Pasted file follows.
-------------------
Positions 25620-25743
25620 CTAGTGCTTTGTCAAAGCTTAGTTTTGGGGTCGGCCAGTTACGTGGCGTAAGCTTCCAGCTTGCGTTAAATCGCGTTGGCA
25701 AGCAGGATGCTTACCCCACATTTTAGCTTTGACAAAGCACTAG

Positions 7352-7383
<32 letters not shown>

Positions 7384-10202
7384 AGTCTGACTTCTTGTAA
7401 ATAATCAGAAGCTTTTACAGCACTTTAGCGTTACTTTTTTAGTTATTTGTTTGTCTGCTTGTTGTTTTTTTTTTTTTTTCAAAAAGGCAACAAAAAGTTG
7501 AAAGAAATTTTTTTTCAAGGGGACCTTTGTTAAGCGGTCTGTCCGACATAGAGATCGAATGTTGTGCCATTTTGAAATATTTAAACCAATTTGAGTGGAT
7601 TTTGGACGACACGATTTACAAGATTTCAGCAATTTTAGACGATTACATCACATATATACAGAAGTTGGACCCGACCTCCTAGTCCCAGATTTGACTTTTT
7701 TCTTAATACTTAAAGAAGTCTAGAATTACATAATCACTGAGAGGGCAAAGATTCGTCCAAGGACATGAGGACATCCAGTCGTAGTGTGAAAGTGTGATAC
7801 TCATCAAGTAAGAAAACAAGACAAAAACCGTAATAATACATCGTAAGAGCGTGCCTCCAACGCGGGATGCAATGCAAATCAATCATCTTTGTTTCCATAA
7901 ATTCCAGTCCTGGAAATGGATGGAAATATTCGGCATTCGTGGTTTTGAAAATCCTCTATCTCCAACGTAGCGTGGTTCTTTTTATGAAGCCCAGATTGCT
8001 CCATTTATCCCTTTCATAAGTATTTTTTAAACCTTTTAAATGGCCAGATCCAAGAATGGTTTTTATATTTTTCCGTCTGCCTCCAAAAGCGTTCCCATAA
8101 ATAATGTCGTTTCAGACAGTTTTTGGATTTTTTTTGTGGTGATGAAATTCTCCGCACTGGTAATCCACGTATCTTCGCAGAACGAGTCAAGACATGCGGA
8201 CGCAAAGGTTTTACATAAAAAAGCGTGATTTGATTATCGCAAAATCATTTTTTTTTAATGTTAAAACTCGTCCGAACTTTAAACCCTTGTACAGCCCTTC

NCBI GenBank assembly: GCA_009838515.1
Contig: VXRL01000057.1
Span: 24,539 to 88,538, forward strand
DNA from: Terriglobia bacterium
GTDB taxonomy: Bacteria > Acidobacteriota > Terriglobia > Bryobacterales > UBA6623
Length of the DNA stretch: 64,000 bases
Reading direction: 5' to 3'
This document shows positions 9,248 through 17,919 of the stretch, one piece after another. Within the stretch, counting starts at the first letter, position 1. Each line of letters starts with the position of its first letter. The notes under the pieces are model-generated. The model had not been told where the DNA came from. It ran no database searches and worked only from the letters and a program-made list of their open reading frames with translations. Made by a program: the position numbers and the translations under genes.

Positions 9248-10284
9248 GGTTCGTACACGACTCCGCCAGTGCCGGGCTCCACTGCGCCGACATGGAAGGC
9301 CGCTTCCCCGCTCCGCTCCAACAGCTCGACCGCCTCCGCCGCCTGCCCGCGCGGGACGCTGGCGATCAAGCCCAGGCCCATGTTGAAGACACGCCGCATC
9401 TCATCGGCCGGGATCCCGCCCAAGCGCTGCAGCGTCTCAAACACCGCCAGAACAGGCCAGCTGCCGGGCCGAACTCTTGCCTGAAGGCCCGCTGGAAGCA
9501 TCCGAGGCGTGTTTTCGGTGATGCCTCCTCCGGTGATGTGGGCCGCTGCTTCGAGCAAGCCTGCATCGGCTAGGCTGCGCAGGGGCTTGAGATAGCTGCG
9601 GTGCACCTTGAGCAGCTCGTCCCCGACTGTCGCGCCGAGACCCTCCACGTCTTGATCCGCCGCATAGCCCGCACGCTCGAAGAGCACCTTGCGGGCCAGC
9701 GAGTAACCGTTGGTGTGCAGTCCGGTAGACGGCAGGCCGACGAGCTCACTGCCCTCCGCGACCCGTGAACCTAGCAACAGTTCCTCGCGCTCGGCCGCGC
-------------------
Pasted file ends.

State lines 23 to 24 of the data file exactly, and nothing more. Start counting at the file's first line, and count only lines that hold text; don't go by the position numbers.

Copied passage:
Reading direction: 5' to 3'
This document shows positions 9,248 through 17,919 of the stretch, one piece after another. Within the stretch, counting starts at the first letter, position 1. Each line of letters starts with the position of its first letter. The notes under the pieces are model-generated. The model had not been told where the DNA came from. It ran no database searches and worked only from the letters and a program-made list of their open reading frames with translations. Made by a program: the position numbers and the translations under genes.